513 Four-legged Friends
HORSE AND HOUND : FOUR-LEGGED FRIENDS
Man's abiding friendship with horse and with dog has inspired hundreds of paintings and millions of words. But dog's friendship with horse has attractedrather less coverage. The timeless trinity, man, dog, horse, has featured across the globe in just about every century of recorded history. The bilateral relationship between dog and horse has however been given less attention than that between man and each of them. Man may have brought horse and dog together but dog and horse are much more likely to share the stable! This four-legged friendship has long been a precious one, but as horse-drawn vehicles steadily gave way to motor vehicles, the stable relationship became a victim of change. More recently, with a question mark over hunting with dogs, the close relationship between horse and hound looked likely to go that way too. This threatens the future relationship between horse and dog too; man's activities are the catalyst.
Dogs and horses have experienced both the affection and use by man and the concurrent cruelty and misuse by man. In his Brutes and Beasts (Noel Douglas, 1933), John Swain summarised use and misuse. "Dogs have been used for the gratification of man in nearly all sports; run off their feet in hunting; disembowelled in bull-baiting; torn or hugged to death in the bear-rings; and bitten to death in forced dog-fights. They aided their masters in war, and died for them willingly. Not only in ancient times, but today." In 1914 the Germans had 6,000 war dogs, we had none. We caught up fast! It is estimated that around 7,000 British war dogs lost their lives by the end of the Great War.
In the 'sporting' field the abuse of both dogs and horses was commonplace. The great fox-hunter Beckford, writing in 1780, stated that the common practice of flogging hounds in kennels is 'unreasonablyunjust and cruel, carried to excess, as we sometimes see, it is a disgrace to humanity.' After one four-hour run during a stag-hunt in the 19th century a report described how 'one horse dropped dead, another died before he could reach a stable and seven more within the week.' Long exploited by man, there must have been more than a little empathy and fellow-feeling when dog and horse shared the same stable. The two species share similar characteristics: honesty, loyalty, a willingness to work, a natural dignity and an uncomplaining nature. Both share a humble need for exercise, daily care, good nutrition and the occasional show of affection towards them.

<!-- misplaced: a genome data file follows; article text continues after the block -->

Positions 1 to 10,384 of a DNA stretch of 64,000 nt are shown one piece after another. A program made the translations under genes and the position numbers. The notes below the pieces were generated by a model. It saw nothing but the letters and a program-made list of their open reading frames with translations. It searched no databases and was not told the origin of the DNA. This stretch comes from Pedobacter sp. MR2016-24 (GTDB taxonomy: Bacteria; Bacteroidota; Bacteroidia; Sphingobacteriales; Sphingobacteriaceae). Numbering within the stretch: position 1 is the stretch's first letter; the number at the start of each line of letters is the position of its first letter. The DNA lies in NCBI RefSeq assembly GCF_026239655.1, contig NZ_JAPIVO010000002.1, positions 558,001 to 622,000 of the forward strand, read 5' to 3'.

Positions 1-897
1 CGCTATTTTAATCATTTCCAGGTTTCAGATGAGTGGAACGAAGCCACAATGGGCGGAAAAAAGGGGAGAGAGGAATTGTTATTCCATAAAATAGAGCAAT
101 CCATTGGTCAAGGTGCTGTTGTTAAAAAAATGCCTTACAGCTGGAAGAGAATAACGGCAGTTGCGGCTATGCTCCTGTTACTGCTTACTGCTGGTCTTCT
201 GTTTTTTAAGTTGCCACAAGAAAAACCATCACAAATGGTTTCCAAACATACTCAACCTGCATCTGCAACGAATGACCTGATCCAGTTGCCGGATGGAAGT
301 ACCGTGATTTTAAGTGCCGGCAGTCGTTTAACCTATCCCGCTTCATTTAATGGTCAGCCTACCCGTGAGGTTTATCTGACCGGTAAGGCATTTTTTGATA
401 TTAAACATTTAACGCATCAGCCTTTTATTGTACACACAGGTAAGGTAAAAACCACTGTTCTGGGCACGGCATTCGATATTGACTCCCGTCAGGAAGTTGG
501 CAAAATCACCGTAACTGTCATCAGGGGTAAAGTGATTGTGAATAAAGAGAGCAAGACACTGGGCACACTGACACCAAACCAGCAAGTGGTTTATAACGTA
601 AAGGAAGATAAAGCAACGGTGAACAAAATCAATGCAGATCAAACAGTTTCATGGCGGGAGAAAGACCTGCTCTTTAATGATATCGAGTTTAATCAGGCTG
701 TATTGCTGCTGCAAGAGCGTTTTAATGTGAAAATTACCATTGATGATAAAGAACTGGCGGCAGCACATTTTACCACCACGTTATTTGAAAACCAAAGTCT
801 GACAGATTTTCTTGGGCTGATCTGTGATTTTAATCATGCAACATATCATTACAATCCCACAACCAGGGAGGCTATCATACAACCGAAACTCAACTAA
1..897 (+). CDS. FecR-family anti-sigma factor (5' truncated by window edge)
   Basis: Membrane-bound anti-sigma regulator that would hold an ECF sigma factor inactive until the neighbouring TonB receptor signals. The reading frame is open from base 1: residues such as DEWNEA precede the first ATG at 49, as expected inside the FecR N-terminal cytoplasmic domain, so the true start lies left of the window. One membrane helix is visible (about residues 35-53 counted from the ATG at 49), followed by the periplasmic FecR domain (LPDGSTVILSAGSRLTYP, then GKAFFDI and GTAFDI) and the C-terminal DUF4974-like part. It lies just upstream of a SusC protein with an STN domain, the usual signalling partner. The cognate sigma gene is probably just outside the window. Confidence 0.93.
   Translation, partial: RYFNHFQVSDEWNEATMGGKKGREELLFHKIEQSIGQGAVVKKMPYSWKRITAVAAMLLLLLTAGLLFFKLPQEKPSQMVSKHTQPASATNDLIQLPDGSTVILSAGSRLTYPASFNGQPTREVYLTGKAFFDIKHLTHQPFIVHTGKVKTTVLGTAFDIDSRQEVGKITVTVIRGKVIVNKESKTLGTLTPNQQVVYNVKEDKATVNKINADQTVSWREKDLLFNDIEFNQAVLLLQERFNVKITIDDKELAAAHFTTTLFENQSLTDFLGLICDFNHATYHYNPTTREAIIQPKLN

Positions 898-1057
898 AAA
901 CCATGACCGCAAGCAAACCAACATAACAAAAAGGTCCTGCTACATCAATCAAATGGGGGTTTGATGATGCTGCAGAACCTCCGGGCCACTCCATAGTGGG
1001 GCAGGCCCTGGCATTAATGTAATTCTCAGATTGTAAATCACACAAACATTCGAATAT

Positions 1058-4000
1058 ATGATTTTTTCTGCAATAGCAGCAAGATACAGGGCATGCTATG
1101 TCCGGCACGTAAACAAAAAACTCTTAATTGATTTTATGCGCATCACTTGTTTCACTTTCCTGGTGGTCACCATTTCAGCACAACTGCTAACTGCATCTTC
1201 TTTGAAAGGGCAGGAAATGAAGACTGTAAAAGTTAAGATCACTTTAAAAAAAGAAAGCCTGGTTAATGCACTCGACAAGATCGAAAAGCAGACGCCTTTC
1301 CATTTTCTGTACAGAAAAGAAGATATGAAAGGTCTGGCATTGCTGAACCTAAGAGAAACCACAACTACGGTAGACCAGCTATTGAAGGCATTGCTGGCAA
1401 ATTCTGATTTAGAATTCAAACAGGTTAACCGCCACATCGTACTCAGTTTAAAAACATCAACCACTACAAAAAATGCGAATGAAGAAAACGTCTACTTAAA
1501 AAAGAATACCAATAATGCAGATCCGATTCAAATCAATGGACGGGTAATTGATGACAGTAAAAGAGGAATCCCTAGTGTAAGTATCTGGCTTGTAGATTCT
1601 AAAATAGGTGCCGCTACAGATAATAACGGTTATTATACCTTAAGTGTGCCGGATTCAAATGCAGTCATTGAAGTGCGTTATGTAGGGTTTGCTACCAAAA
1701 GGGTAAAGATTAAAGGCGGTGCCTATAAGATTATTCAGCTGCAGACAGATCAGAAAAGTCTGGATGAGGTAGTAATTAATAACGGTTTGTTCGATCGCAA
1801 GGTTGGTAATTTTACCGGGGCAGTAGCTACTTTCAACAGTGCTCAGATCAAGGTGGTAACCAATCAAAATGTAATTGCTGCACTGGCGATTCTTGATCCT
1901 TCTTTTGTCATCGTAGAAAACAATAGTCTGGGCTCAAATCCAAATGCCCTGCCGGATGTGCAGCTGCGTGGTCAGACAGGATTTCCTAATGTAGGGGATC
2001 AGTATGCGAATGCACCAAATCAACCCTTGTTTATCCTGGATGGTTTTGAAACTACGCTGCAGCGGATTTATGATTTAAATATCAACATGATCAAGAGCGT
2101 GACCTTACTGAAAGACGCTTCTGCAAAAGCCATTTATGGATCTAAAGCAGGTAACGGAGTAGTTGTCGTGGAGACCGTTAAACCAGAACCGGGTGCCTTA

Dog has suffered more than horse as a victim of man's whims over their design. But both are about to suffer a severe drop in their numbers as, paradoxically, animal welfare campaigns increasingly decide their future. Stables empty of both will no doubt go the way of barns and become transformed into human dwellings, so ending a long intimate association between horse and dog. This in turn will change the countryside, much of which has been shaped by field sports. But sadly there might be a role for the hunter and the hound in utilising their skill together to track down and humanely destroy foxes maimed by shotgun-wielding vermin-controllers, provided this does not lead them to breach the new laws. Dog, horse and fox are all man's victims. Animals classified by man as vermin causing animals developed by man to control them being destroyed? There's irony for you!
Medieval artists used the dog to symbolise fidelity and the horse to represent honesty and courage in their paintings. This high regard has survived down through the centuries. The timeless tripartite team of man, horse and dog has survived the growth of towns, the introduction of the railways, the invention of the motor-car, the decline of agriculture and wholescale changes to the human lifestyle. Some pessimists see the banning of hunting with dogs as heralding the break-up of the precious man-horse-dog relationship; certainly some rural areas will change forever and hunting dogs will be significantly affected too. The physical mutilation of the latter which accompanied King Canute's Forest Laws may one day prove to have been far less harmful in the long run, however appalling, than those enacted a thousand years later.
Dog and horse, servants of ungrateful man, shame us with their loyalty, constancy, nobility of spirit and enviable ability to overlook our failings. They should inspire us into becoming better beings. Swain once wrote, on horses, that "No animal has been used more in the service of man. If the dog has been man's companion and guardian, the horse has been man's slave." In our increasingly sophisticated and busy lifestyles, I wonder if dog isn't going the same way as horse, just as much a victim. Across the road a frightened dog, shut in an empty house all day, is whining and barking incessantly. If it were a child it would rightfully earn not condemnation but compassion. But it's only a dog.